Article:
215 East Second Street
The Munger House
Supporting the preservation and appreciation of Perrysburg's historic architectural heritage
The Munger House:
For over 110 years this fine old Queen Anne style frame house at 215 East Second Street was in the Munger family.The property on which the house sits was in the original 1816 Perrysburg plat and was first purchased in 1849. An early out-building sat on it at the end of the Civil War, but in 1887 George Munger, Sr. bought the property from Julia Spafford and in 1890 built this house whose outside appearance is virtually unchanged today.
George Munger was born here in 1854. His father (also named George) and mother came to Perrysburg from near Bamberg in Bavaria, Germany in 1846 and settled on a just plotted river tract off East River Road.
215 East Second Street
They preceded a group of 72 German immigrants from the same area who arrived six years later and who were the nucleus of the founders of Saint Rose Church.
A self-made man and eldest of nine children, Mr. Munger took over the family at age 13 after the accidental death of his father. He spent his early life clearing the dense forest which surrounded the little clearing that was then Perrysburg. He later became involved with cattle and in 1879, with his brother John, established a butcher shop. The following year they bought the building at 123 Louisiana, and for 50 years Munger Brothers Meat Market was a downtown landmark.
But that was far from the extent of the business. In 1888 the brothers bought the land just south of Fort Meigs Union Cemetery for a cattle yard and slaughterhouse. It was part of a wholesale operation that for many years supplied Toledo and northwest Ohio customers, including some of the best restaurants. The brothers bought and shipped cattle here by rail from Chicago and as far away as Texas.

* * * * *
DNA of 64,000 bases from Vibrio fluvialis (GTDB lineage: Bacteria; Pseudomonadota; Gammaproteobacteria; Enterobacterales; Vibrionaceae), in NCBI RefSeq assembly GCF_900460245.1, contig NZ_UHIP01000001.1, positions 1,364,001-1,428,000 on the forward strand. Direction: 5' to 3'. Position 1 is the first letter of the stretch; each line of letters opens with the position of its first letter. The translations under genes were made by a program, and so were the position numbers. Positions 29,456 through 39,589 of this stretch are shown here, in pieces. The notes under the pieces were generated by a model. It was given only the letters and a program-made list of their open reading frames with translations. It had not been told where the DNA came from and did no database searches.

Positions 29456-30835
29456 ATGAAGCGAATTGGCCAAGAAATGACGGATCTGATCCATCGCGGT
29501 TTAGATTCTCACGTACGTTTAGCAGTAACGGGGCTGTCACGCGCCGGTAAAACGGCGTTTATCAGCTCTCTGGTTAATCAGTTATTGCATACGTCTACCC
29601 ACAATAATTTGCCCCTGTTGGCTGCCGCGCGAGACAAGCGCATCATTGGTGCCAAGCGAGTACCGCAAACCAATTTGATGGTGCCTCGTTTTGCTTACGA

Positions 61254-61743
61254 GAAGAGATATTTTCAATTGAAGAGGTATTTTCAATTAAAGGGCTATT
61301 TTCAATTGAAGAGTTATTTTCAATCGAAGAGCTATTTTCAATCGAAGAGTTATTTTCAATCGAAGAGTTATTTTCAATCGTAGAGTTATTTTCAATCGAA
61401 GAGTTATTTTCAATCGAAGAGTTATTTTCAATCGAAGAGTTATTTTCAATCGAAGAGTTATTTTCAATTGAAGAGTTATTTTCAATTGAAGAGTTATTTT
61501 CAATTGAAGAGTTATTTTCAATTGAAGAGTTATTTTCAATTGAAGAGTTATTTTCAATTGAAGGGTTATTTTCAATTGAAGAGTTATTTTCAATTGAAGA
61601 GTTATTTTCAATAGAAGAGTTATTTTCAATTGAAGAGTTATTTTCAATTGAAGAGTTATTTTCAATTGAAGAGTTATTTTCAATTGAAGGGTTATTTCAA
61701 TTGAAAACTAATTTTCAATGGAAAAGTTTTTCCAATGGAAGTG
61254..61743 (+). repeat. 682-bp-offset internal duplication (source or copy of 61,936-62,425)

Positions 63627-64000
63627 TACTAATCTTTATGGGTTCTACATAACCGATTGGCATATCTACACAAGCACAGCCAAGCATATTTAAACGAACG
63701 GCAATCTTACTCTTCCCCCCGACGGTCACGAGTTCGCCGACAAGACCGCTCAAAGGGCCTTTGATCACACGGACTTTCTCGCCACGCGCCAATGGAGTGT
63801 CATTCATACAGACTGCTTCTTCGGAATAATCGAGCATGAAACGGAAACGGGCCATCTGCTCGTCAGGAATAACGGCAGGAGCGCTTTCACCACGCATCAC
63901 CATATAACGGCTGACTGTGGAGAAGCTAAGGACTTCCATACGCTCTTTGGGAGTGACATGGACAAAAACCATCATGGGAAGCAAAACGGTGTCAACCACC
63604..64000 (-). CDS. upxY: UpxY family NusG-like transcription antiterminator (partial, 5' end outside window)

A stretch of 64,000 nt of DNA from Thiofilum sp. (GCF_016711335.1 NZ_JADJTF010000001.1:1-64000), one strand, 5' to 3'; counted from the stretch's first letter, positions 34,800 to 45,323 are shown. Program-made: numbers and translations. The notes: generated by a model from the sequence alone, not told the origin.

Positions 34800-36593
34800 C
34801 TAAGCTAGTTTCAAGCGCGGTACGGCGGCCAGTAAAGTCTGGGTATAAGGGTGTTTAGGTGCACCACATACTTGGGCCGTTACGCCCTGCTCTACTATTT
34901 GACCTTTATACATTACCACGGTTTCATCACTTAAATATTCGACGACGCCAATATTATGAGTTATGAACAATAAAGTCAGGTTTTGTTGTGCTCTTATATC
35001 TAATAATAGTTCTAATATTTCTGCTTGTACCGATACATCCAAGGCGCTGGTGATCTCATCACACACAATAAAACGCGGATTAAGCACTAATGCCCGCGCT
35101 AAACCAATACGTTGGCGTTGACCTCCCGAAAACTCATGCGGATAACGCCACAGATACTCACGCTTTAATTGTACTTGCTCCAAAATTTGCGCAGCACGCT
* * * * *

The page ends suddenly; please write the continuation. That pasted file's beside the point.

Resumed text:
The paired column wrap-around front porch of the house features a dentiled cornice, a balustrade and latticework underneath. Heavy overhangs and a tall chimney accentuated the steep pitch of the Victorian hipped roof. The large gable has an elliptical, or lunette, window (there is another on the west side of the house), and a projecting bay window adds interest to the east side of the structure.
Being quite active in civic affairs, Mr. Munger was a village councilman for many years, a member of the first board of Public Affairs, and a member of the Water Works Board. He was also a charter member of the Exchange Club, one of the organizers of the Perrysburg Tile and Brick Company, an officer in Perrysburg Grain and Seed Company, and for more than 30 years the president and a director of the Citizens Banking Company. He died in 1935 at the age of 81.
A son, the late Harold H. Munger, during his long occupancy of the house, eventually made it into a duplex with a side entrance. He also added a screened porch on the northeast side. His son, Harold C., and his wife also raised their family here.